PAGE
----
Linus has indicated that further testing, and bug fixing as necessary, will be done for approximately another month, leading to an even more stable Linux 1.2.x release. He has indicated that he will probably begin work on a new development series, Linux 1.3.x, sometime in early April.
Some utilities will need to be upgraded if you upgrade from Linux 1.0 to Linux 1.2, including networking utilities like ifconfig. The update program and the module utilities will also need to be updated. An article in the next issue of Linux Journal will cover the process of updating from 1.0 to 1.2 in detail.
Since Linux version 1.0 was released, the version number has been used to distinguish between “production” or “stable” releases of Linux and “experimental” or “development” versions. Each version number has three parts: the major release number, the minor release number, and the patchlevel. Version 1.1.95, is major version 1, minor version 1, patchlevel 95. Version 1.2.0 is major version 1, minor version 2, patchlevel 0. All version numbers with even minor version numbers are considered production versions, and official patches to production versions only include bug fixes, so for instance, between version 1.0.0 and 1.0.9 there were only bug fixes. All version numbers with odd minor version numbers are development versions, which (although they usually work fine) are not expected to be stable—all sorts of changes might have happened during their development.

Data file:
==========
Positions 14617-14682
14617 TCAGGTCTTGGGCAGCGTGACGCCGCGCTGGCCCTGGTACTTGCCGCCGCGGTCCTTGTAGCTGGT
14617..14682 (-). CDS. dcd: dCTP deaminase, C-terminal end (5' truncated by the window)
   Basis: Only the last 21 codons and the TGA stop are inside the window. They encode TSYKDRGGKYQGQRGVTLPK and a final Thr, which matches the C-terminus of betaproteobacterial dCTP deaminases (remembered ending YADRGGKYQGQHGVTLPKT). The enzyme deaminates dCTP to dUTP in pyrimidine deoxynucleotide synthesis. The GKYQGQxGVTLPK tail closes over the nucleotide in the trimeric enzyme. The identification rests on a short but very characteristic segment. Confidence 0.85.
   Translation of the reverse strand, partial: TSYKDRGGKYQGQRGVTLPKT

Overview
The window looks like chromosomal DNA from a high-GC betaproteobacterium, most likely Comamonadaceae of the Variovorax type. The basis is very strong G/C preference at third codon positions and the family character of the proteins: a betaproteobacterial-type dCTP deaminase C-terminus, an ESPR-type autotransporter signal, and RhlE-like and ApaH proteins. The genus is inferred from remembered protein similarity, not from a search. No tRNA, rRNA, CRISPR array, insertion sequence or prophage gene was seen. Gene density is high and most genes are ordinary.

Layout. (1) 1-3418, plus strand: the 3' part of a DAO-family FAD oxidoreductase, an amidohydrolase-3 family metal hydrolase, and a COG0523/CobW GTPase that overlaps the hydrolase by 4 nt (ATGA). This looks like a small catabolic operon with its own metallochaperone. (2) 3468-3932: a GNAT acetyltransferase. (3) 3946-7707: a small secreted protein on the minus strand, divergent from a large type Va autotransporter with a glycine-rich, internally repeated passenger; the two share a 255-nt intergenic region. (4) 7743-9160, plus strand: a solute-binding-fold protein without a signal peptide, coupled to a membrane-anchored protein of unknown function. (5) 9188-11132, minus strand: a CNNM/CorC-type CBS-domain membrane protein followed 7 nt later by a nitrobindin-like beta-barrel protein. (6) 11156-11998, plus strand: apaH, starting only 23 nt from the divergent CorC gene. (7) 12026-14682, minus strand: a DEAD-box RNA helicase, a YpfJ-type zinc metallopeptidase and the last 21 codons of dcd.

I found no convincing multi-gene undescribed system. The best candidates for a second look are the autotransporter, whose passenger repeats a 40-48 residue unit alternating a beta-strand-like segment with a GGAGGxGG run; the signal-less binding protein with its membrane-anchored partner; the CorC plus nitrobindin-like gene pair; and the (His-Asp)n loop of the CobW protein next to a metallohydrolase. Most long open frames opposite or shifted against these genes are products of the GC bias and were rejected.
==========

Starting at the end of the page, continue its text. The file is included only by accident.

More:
Linux 1.2 is the second production release of Linux, and follows the first production release, Linux 1.0, by just under a year.
Fast/Flexible Linux OS Recovery
On Demand Now
In this live one-hour webinar, learn how to enhance your existing backup strategies for complete disaster recovery preparedness using Storix System Backup Administrator (SBAdmin), a highly flexible full-system recovery solution for UNIX and Linux systems.
Join Linux Journal's Shawn Powers and David Huffman, President/CEO, Storix, Inc.
Free to Linux Journal readers.Register Now!
- Google's Abacus Project: It's All about Trust
- Download "Linux Management with Red Hat Satellite: Measuring Business Impact and ROI"
- Seeing Red and Getting Sleep
- Fancy Tricks for Changing Numeric Base
- Secure Desktops with Qubes: Introduction
- Working with Command Arguments
- Secure Desktops with Qubes: Installation
- CentOS 6.8 Released
- Linux Mint 18
- The Italian Army Switches to LibreOffice
Until recently, IBM’s Power Platform was looked upon as being the system that hosted IBM’s flavor of UNIX and proprietary operating system called IBM i. These servers often are found in medium-size businesses running ERP, CRM and financials for on-premise customers. By enabling the Power platform to run the Linux OS, IBM now has positioned Power to be the platform of choice for those already running Linux that are facing scalability issues, especially customers looking at analytics, big data or cloud computing.
￼Running Linux on IBM’s Power hardware offers some obvious benefits, including improved processing speed and memory bandwidth, inherent security, and simpler deployment and management. But if you look beyond the impressive architecture, you’ll also find an open ecosystem that has given rise to a strong, innovative community, as well as an inventory of system and network management applications that really help leverage the benefits offered by running Linux on Power.Get the Guide